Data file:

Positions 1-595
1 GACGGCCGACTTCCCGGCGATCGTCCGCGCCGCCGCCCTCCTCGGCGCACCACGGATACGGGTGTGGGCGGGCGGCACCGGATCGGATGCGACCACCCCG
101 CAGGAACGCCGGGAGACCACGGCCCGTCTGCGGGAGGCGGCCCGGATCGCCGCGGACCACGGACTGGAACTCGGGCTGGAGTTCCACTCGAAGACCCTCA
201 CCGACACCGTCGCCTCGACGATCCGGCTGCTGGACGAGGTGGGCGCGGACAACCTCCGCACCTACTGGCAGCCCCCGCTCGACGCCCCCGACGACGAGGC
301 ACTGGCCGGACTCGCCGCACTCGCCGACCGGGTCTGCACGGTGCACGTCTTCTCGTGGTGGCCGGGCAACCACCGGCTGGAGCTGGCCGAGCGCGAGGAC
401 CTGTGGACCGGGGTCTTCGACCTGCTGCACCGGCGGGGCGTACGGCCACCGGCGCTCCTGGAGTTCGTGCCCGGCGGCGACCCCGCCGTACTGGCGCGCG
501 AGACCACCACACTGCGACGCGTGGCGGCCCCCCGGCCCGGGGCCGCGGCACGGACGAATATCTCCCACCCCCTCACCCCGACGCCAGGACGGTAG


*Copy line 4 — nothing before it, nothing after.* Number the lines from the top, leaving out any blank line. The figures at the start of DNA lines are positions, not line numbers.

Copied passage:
201 CCGACACCGTCGCCTCGACGATCCGGCTGCTGGACGAGGTGGGCGCGGACAACCTCCGCACCTACTGGCAGCCCCCGCTCGACGCCCCCGACGACGAGGC